China's Tencent Buys Stake in Struggling Parent of Snapchat AppBy and
Announcement comes after disappointing quarter for Snap Inc.
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China’s biggest instant messaging company says it wants to work with Snap, which is struggling to hold its own against Facebook Inc. Tencent has experience turning its apps into big money-makers by adding games, newsfeeds and advertising. Taking a stake in Snap also could help the Chinese company expand outside its home market.
“It’s an offensive move for Tencent to eventually use the Snapchat platform to augment its existing consumer service in China and globally,” said Daniel Ives, the head of research at GBH Insights. “These two companies and management teams know each other well with minimal overlap. It’s an opportunity for Tencent to also help Snapchat get through this transition period with minimal speed bumps.”
The announcement came just hours after Snap reported disappointing third-quarter results, and said it’s overhauling its app to make it more user-friendly. Snap’s shares were whipsawed, plunging 22 percent after the earnings report and then rising as much as 34 percent initially in premarket trading after news of Tencent’s investment Wednesday. The stock fell 11 percent to $13.53 when the market opened in New York.
Snap is getting a valuable ally in China, where its disappearing message app doesn’t work due to government restrictions. Tencent, which is based in Shenzhen, operates two separate instant messaging services, WeChat and QQ, with close to a billion users each and has turned them into full social networks.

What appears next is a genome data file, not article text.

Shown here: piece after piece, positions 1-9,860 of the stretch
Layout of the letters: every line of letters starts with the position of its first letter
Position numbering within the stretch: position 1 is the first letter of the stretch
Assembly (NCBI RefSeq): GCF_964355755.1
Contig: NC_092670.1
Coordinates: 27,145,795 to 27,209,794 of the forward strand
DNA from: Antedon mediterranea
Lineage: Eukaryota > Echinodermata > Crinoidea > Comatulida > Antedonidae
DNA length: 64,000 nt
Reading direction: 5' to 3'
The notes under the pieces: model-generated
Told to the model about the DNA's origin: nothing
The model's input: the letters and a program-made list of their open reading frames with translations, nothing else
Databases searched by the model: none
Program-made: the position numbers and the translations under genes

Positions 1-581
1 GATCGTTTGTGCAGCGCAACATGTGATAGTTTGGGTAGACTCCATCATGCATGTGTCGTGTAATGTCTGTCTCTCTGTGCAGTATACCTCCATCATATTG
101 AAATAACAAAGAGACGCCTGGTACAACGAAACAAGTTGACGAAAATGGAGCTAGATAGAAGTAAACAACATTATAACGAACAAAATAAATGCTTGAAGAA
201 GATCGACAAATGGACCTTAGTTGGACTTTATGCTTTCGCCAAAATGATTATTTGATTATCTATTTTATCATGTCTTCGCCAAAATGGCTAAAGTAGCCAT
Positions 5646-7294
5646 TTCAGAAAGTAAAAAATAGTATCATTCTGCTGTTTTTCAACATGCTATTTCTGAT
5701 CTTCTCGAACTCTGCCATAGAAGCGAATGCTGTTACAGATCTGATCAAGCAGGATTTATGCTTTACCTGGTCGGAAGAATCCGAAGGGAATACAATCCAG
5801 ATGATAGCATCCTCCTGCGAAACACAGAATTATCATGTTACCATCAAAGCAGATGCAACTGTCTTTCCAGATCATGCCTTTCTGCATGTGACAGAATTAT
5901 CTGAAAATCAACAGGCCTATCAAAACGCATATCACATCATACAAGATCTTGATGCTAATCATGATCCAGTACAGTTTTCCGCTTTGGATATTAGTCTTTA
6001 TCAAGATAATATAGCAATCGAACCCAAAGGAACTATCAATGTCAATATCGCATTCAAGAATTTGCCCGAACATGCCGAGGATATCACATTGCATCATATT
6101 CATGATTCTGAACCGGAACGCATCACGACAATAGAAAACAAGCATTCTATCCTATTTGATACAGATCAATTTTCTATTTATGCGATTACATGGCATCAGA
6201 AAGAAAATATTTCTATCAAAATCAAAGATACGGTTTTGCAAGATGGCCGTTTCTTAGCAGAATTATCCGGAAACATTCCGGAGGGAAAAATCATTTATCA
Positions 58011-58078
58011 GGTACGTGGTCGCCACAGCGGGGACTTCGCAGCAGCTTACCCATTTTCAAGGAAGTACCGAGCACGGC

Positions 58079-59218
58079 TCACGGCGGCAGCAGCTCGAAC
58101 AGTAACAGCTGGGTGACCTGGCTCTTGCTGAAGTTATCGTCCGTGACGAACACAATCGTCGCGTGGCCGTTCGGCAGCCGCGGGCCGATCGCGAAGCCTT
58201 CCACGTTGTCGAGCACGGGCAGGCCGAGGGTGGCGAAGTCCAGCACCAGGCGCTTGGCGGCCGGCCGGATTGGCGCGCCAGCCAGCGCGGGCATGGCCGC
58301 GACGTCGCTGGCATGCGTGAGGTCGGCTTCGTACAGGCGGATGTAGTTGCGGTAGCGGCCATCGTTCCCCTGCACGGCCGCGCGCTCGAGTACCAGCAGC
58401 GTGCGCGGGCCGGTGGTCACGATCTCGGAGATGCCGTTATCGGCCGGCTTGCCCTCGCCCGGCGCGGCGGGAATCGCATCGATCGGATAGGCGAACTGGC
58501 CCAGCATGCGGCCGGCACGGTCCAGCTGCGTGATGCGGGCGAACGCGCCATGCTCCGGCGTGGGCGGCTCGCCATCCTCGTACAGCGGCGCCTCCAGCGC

The company is one of China’s more acquisitive companies and has made investments as far afield as games, satellites and asteroid-mining. For example, Tencent bought a stake in Clash of Clans maker Supercell before buying the entire company last year for $8.6 billion.
Ives said “the jury is still out” on whether the Snap deal “turns into something more strategic down the road."
A person familiar with the transaction said Tencent’s purchase is not seen as a hostile move. Snap Chief Executive Officer and co-founder Evan Spiegel sees it as an opportunity to learn from the Chinese company, the person added, asking not to be identified discussing a private matter.
“We have long been inspired by the creativity and entrepreneurial spirit of Tencent and we are grateful to continue our longstanding and productive relationship that began over four years ago,” Snap said in the filing. Tencent President Martin Lau, is looking forward to “sharing ideas and experiences,” according to the filing.
Snap has been struggling to reach a broader audience and make money from advertising. It’s third-quarter financials showed sales growth keeps lagging investor expectations.
In an advertising market where Facebook and Alphabet Inc.’s Google grab the majority of new spending, Snap needs to prove it can keep adding users as well as generate more revenue from each. That’s a challenge as Snap’s catchier features, beyond just letting people send photo and video messages that disappear after a short time, keep getting replicated by Facebook.
While the Snapchat app remains the company’s primary business, it has also ventured into hardware by making Spectacles -- sunglasses with a built-in camera. Despite the buzz the glasses generated at launch, Snap had to take a $39.9 million writedown because it overestimated the value of its inventory.
According to the filing to the Securities and Exchange Commission Wednesday, Snap said Tencent bought 145.8 million non-voting shares on the open market. Tencent’s purchase represents 18 percent of all Snap shares outstanding, however, there are two other classes of shares reserved for executives and early investors, and co-founders Spiegel and Bobby Murphy. Accounting for that, it brings Tencent’s stake to more than 12 percent.
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— With assistance by Jing Cao, Marie Mawad, and Brandon Kochkodin